And yet…there’s nothing to it.
Admittedly Theron is amazeballs. She’s absolutely perfectly cast as a monstrously huge beyotch on the hunt for eternal life (even her relationship with her brother is a little too Angelina Jolie for my tastes). The sensual milk bath and the special effects with her robe are also pretty cool, but it’s clear that despite Theron’s best efforts she’s being given very little to do. And Hemsworth has even less to do.
He’s a drunk, grieving because of his wife died (woh woh) and ends up not only helping but falling for Snow (despite having ZERO chemistry). Stewart plays essentially another version of Bella (from Twilight) only she eventually wears chain mail and tries to lift a sword. I’d be lying if I said one of the huge pitfalls of the film isn’t Stewart’s acting. I’m actually not opposed to her (I really liked Adventureland), but here her performance is the definition of phoning it in: she frequently seems to be on the verge of passing out from boredom and can barely open her mouth to utter her lines. It’s two hours of watching a character everyone claims is so inspiring, sleepwalk her way through the narrative.
And that’s what the film feels like: a really, really, really boring dream. It’s filled with interesting (though overly familiar) images of a story we already know, uninterested in adding anything new and piling on excessive, unnecessary FX and fancy costumes in place of an interesting plot, dynamic performances or inspired direction. It’s the most boring film of the year (in my original review I discuss how I wanted to walk out around 10 minutes in).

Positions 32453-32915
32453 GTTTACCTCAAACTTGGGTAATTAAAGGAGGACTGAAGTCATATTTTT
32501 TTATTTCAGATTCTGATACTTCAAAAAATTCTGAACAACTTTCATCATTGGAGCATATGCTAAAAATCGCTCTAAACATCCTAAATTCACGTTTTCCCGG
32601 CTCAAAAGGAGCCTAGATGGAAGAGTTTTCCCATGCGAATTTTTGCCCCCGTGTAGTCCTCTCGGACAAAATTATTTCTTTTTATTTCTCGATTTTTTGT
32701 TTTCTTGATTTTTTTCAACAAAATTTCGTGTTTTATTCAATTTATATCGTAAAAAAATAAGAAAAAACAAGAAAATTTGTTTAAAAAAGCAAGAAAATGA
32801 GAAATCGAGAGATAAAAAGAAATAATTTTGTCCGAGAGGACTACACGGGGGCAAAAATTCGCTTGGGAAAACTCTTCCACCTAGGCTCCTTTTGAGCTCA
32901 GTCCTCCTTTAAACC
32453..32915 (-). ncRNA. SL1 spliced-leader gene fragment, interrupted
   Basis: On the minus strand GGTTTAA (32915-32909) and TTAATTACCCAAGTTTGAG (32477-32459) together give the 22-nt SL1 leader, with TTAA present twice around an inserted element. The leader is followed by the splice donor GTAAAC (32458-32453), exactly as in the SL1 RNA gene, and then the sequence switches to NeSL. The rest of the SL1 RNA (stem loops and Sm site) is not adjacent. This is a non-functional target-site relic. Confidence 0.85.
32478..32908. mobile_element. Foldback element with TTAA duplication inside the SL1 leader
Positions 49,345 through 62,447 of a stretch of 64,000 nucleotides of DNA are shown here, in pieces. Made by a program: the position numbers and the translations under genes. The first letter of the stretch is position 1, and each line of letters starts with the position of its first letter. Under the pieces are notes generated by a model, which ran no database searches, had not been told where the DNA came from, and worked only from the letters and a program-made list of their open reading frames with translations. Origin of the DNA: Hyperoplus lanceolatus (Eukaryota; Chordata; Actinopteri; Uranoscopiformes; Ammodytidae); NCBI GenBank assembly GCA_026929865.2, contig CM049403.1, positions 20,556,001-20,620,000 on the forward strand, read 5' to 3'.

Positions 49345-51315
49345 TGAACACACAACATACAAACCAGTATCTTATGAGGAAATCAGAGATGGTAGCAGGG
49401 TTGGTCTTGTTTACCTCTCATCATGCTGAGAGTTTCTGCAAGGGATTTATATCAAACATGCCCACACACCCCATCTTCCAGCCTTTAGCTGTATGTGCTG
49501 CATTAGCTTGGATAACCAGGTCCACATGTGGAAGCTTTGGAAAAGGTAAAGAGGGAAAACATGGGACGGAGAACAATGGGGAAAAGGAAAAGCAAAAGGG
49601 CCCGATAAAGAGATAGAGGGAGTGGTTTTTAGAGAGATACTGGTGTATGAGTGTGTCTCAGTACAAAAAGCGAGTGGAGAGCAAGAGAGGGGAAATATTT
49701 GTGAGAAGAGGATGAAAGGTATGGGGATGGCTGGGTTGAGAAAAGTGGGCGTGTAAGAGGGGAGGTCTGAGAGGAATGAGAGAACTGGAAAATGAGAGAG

Now, at year’s end, that boredom is the only thing that registers about the film (that and the ridiculously gendered response to the affair between Stewart and director Rupert Saunders). Whichever way you remember it, do yourself a favour and avoid this film. It’s the cinematic equivalent of Nyquil.
The Bourne Legacy (Gilroy, 2012): A dull as dishwasher attempt to reboot the Bourne franchise that features a blank slate Jeremy Renner running around the world trying to find performance enhancing drugs (really?!) At this point Renner’s running out of chances to become an action star and love-interest Rachel Weisz is a poor substitute for Franka Potente. The final action sequence on motorcycles is far too long and boring to justify the previous two hrs.
Step Up Revolution (Speer, 2012): I love me some dance movies, but this one is a lame rehash of previous versions, with surprisingly uninspired dancing that fails to distract from the laughable plot featuring a dial-it-in hammy performance by Peter Gallagher.
Your Sister’s Sister (Shelton, 2012): A perfectly entertaining indy featuring a trio of actors I adore in a quirky dramedy about dysfunctional thirty-somethings that is ruined by a ridiculous ending. It’s amazing how an ending can affect an entire viewing experience.
#1: Monsieur Lazhar (Falardeau, 2011)
At last year’s Oscars, Monsieur Lazhar was the official Canadian entry for Best Foreign Language film, and it was a travesty that it didn’t win. It is an absolute gem of a film which I found so utterly captivating, it is the clear winner for the first place spot on my “Best” list this year (if not of all time – yes, it’s that good).